When you get ready to file your federal tax return there are new things to consider when it comes to which credits to claim and what deductions to take. These things can affect the size of any refund you may receive.
Here are some new key things you should consider when filing your 2020 tax return.
Recovery rebate credit
You may be able to claim the recovery rebate credit if you met the eligibility requirements in 2020 and one of the following applies to you:
• You didn’t receive an Economic Impact Payment in 2020.
• You are single and your payment was less than $1,200.
• You are married, filed jointly for 2018 or 2019 and your payment was less than $2,400.
• You didn’t receive $500 for each qualifying child.
Refund interest payment
People who received a federal tax refund in 2020 may have been paid interest. The IRS sent interest payments to individual taxpayers who timely filed their 2019 federal income tax returns and received refunds. Most interest payments were received separately from tax refunds. Interest payments are taxable and must be reported on 2020 federal income tax returns. In January 2021, the IRS will send a Form 1099-INT, Interest Income, to anyone who received interest of at least $10.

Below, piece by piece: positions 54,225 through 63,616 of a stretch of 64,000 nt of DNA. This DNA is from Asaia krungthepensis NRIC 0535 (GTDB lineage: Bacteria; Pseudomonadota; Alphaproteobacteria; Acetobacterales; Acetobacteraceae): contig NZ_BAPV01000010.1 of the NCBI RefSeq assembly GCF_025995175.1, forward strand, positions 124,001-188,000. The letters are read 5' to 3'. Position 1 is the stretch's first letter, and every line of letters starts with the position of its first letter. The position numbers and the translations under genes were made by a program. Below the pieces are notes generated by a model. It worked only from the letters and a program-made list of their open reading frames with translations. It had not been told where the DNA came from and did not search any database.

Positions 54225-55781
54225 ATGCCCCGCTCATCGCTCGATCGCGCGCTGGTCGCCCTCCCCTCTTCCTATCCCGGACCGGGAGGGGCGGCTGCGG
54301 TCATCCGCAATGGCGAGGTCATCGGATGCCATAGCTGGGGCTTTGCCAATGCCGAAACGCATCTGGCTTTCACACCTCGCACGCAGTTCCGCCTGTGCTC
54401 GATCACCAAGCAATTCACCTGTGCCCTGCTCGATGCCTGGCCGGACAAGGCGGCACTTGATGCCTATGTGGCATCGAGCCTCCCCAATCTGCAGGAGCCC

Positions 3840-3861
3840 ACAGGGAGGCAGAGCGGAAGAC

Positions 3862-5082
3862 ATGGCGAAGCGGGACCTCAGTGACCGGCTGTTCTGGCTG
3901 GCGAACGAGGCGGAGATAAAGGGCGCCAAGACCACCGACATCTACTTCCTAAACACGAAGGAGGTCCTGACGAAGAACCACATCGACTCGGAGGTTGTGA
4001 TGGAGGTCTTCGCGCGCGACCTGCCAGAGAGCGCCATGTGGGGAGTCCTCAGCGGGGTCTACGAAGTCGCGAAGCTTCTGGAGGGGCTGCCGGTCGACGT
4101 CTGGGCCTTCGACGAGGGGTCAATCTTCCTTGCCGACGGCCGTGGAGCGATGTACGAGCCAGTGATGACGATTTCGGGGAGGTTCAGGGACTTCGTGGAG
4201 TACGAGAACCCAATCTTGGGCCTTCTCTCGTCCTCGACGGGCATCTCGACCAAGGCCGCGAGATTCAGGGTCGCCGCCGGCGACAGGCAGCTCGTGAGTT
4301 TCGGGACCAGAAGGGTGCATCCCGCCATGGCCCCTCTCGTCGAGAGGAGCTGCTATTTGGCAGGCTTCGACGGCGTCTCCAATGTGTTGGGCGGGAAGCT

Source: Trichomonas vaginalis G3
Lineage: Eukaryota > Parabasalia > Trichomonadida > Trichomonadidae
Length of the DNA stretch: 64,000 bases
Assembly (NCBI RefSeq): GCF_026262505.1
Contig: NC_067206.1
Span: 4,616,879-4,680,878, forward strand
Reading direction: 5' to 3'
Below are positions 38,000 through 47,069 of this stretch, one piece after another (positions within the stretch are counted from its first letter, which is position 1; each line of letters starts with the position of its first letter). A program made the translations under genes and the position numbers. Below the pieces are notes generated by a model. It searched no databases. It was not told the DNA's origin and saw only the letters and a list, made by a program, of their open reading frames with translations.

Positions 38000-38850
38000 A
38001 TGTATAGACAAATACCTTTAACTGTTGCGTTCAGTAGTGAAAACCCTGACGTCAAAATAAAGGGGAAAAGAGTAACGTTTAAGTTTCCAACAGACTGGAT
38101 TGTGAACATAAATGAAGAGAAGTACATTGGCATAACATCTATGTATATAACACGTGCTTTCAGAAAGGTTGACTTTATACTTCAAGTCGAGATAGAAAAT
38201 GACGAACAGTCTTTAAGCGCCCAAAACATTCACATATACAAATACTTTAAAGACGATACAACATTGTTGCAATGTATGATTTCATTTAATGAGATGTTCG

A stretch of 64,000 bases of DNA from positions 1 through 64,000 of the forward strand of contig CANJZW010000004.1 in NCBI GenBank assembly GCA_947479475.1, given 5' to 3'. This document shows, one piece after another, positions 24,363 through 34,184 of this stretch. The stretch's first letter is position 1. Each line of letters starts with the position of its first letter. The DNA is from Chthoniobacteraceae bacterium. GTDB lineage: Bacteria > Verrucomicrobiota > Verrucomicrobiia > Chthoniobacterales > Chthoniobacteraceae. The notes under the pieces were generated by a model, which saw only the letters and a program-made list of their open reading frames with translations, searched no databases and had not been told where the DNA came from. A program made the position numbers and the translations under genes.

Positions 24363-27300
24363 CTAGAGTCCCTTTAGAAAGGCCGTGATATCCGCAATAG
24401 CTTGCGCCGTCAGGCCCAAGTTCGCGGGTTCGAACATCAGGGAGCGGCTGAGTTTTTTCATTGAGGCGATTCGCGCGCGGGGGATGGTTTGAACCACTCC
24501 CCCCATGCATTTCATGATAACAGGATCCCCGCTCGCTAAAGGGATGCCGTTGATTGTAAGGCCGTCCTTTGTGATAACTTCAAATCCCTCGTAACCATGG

New charitable deduction allowance
New this year, taxpayers who don’t itemize deductions can take a charitable deduction of up to $300 for cash contributions made in 2020 to qualifying organizations. For more information, you should review Publication 526, Charitable Contributions.
Other refund-related reminders
• Taxpayers shouldn’t rely on receiving a refund by a certain date, especially when making major purchases or paying bills. Some tax returns may require additional review and processing may take longer.
• Refunds for taxpayers claiming the earned income tax credit or additional child tax credit can’t be issued before mid-February. This applies to the entire refund, not just the portion associated with this credit.
• Taxpayers can track the status of their refund using the Where’s My Refund? tool.